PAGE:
Yvain, the Knight of the Lion
Yvain, the Knight with the Lion (French: Yvain, le Chevalier au Lion) is a romance by Chrétien de Troyes. It was probably written in the 1170s simultaneously with Lancelot, the Knight of the Cart, and includes several references to the action in that poem. The main character, Yvain, is derived from the historical Owain mab Urien.
In the poem, Yvain seeks to avenge his cousin Calogrenant who had been defeated by an otherworldly knight Esclados beside a magical storm-making stone in the forest of Brocéliande. Yvain defeats Esclados and falls in love with his widow Laudine. With the aid of Laudine's servant Lunete, Yvain wins his lady and marries her, but Gawain convinces him to embark on chivalric adventure. Laudine assents but demands he return after one year, but he becomes so enthralled in his knightly exploits that he forgets his lady, and she bars him from returning. Yvain goes mad with grief, is cured by a noblewoman, and decides to rediscover himself and a way to win back his Laudine. A lion he rescues from a serpent proves to be a loyal companion and a symbol of knightly virtue, and helps him defeat both a mighty giant and three fierce knights. After rescuing Lunete from being burned at the stake, she helps Yvain win back his wife, who allows him to return with his lion.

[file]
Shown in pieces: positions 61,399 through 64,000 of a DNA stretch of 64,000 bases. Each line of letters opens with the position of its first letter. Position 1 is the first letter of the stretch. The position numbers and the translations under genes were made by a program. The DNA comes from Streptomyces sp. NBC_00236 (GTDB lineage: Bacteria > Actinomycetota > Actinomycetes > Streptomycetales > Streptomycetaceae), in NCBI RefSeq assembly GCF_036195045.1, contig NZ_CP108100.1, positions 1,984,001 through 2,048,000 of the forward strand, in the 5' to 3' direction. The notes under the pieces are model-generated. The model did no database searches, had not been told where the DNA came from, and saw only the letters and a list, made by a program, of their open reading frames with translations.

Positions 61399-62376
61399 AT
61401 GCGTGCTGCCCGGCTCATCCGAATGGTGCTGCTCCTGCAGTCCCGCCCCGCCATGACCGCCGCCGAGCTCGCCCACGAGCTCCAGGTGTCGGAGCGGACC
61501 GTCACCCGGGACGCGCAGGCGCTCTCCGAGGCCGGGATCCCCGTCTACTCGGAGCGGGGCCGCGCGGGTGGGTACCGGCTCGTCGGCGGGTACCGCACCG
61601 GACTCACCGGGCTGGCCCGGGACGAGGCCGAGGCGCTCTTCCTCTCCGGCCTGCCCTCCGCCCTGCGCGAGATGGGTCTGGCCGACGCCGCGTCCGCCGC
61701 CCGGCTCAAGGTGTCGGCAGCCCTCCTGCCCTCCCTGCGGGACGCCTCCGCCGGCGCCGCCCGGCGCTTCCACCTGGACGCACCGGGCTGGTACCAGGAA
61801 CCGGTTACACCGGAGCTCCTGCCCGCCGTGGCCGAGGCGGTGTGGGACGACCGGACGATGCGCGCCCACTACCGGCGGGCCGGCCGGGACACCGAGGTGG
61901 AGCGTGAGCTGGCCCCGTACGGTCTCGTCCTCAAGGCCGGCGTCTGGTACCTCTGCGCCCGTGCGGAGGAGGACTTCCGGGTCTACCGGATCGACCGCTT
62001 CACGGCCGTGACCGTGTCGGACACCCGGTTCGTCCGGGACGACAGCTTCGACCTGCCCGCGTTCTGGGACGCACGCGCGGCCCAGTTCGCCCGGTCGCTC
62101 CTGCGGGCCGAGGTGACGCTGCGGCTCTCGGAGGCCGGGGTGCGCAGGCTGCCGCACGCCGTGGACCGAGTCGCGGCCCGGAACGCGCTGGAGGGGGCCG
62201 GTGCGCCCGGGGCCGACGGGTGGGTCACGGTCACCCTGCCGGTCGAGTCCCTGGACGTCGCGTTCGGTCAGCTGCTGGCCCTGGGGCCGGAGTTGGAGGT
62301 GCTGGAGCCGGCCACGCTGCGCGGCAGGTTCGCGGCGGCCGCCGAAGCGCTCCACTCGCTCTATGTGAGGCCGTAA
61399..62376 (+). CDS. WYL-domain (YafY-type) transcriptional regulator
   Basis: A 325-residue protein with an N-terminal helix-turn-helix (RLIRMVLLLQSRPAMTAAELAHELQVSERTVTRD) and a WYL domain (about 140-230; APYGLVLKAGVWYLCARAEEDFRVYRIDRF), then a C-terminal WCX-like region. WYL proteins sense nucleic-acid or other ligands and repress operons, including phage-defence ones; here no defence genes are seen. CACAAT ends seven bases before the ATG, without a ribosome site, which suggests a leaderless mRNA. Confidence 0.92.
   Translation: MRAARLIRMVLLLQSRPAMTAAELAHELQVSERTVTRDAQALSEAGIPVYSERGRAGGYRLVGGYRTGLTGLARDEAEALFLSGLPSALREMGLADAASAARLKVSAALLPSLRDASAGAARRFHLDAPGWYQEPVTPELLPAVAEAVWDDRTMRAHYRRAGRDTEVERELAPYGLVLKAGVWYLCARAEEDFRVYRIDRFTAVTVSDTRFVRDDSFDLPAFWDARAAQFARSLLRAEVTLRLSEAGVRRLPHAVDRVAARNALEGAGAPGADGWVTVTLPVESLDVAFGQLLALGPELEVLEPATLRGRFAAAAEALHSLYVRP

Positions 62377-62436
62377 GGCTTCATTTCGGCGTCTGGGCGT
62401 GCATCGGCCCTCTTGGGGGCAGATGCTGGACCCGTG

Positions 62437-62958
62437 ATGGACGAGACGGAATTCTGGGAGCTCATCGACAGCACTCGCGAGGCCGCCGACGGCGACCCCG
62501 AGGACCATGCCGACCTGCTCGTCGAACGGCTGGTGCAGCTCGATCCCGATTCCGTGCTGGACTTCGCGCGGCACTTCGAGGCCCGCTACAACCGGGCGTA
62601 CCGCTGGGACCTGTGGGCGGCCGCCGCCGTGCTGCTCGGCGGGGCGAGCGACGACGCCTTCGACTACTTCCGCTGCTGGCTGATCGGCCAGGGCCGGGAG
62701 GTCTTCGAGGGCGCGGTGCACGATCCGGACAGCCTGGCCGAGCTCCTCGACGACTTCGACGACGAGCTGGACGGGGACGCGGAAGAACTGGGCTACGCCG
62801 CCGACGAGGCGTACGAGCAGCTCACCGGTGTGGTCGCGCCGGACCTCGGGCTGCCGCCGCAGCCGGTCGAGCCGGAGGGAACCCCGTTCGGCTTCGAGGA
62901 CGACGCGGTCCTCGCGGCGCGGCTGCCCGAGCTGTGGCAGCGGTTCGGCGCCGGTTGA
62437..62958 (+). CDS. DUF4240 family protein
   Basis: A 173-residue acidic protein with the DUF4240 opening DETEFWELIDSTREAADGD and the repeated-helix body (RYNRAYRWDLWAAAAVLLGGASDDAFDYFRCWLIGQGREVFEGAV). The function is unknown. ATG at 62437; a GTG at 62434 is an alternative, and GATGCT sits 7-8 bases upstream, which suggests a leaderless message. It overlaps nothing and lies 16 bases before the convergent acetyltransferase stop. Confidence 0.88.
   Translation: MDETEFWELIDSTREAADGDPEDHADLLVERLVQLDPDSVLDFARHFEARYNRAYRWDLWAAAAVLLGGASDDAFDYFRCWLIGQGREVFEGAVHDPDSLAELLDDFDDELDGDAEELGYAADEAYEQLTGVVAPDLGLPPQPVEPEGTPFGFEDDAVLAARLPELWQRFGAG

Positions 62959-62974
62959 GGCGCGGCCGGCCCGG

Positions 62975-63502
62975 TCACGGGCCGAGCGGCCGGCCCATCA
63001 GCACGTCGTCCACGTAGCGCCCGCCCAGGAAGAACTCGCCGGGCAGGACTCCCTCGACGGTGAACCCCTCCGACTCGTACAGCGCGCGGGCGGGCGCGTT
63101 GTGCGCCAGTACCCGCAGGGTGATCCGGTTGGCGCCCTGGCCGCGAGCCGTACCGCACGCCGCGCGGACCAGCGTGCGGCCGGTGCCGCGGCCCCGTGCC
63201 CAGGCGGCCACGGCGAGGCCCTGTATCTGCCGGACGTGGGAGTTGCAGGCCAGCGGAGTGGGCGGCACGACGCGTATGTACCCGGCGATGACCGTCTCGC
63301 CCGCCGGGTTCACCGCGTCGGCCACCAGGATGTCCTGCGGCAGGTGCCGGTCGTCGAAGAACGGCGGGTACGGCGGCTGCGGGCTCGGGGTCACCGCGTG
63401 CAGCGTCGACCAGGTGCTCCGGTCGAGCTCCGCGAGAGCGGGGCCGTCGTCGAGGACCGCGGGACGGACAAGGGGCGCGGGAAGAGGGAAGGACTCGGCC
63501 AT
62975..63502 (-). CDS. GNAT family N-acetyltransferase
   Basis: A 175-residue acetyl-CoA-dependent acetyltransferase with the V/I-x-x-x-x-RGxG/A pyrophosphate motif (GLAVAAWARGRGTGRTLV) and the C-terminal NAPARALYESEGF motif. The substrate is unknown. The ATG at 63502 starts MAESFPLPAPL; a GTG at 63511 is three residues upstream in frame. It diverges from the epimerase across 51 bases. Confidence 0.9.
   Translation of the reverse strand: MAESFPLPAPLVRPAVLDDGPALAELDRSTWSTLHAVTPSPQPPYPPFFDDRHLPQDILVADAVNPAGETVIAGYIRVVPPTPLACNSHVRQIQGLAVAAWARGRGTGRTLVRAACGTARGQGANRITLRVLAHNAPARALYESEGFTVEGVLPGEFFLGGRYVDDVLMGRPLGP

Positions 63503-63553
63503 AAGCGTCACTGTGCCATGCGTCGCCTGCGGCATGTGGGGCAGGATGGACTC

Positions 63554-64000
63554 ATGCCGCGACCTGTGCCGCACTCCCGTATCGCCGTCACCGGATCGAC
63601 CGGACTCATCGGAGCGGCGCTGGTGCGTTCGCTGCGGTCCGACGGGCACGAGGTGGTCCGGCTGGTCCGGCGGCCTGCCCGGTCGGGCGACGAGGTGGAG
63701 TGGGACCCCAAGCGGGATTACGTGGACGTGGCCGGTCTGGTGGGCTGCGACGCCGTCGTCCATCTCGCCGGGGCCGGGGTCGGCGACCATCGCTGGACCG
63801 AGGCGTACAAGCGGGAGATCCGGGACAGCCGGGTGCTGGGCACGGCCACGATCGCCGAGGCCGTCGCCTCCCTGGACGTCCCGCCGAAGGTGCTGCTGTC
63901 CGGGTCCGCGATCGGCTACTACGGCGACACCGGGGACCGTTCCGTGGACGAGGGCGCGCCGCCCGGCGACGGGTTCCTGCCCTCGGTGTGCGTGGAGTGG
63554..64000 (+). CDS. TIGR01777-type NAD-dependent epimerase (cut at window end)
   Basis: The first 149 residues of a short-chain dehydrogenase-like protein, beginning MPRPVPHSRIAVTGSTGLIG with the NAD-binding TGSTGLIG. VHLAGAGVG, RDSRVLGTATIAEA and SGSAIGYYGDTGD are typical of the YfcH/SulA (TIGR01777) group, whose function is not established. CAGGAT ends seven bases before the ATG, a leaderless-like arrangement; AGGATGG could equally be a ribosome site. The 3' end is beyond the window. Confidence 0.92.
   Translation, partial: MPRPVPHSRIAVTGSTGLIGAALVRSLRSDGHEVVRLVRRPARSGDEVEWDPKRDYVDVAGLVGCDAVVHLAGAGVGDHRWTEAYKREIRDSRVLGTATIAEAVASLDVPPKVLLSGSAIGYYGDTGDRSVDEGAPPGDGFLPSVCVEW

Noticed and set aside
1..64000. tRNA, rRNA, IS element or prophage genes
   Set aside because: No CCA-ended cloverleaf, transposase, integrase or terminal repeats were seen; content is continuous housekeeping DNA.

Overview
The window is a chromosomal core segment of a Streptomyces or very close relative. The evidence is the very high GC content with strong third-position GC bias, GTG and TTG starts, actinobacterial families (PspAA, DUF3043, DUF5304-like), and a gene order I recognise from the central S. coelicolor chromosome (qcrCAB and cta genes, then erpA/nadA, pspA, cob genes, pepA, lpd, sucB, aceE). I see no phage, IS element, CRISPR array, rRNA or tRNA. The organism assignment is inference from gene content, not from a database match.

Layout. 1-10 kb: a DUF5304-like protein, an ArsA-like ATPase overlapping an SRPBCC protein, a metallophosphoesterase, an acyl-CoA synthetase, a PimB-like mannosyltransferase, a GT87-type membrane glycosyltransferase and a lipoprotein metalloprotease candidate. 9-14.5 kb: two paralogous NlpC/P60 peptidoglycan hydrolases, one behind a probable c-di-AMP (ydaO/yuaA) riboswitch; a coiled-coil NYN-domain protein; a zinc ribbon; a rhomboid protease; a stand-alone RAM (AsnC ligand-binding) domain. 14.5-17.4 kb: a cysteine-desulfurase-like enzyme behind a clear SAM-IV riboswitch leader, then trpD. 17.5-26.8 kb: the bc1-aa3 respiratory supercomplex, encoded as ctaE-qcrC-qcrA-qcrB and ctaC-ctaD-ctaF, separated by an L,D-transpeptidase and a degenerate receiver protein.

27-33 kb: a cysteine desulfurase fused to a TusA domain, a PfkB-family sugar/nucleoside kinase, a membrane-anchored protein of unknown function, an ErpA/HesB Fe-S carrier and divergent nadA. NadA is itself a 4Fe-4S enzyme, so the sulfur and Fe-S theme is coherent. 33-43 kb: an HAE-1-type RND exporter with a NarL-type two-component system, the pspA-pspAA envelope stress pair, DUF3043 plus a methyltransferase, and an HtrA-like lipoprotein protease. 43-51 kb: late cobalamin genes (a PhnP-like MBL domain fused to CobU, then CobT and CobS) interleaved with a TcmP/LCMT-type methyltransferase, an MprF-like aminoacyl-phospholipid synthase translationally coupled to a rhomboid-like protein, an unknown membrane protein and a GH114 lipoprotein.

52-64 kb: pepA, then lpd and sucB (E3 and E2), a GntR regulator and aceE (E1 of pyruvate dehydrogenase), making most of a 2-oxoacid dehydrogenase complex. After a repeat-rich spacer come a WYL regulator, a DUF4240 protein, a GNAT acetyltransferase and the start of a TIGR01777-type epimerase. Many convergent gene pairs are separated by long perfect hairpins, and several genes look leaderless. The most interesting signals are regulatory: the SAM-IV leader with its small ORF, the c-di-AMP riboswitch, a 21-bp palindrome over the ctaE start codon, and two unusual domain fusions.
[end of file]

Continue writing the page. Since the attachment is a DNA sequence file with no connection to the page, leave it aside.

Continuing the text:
Chrétien's source for the poem is unknown, but the story bears a number of similarities to the hagiographical Life of Saint Mungo (also known as Saint Kentigern), which claims Owain mab Urien as the father of the saint by Denw, daughter of Lot of Lothian. The similarities suggest the works had a common Latin or Celtic source. Yvain survives in seven manuscripts and two fragments. It comprises 6,808 octosyllables in rhymed couplets. The first modern edition was published in 1887 by Wendelin Foerster.
Yvain had a huge impact on the literary world; German poet Hartmann von Aue used it as the basis for his masterpiece Ywein, and the author of Owain, or the Lady of the Fountain, one of the Welsh Romances included in the Mabinogion, recast the work back into its Welsh setting. The poem exists in several versions in different languages, including the Middle English Ywain and Gawain.
- ^ Duggan, Joseph J. (1987). In Chrétien de Troyes; Burton Raffel, Yvain, the Knight of the Lion, pp. 214–216. Yale University Press.
- Chrétien de Troyes; Owen, D. D. R. (translator) (1988). Arthurian Romances. New York: Everyman's Library. ISBN 0-460-87389-X.
- Chrétien de Troyes; Raffel, Burton (translator) (1987). Yvain, the Knight of the Lion. Yale University Press. ISBN 0-300-03837-2.
- Lacy, Norris J. (1991). "Chrétien de Troyes". In Norris J. Lacy, The New Arthurian Encyclopedia, pp. 88–91. New York: Garland. ISBN 0-8240-4377-4.
Works by Chrétien de Troyes
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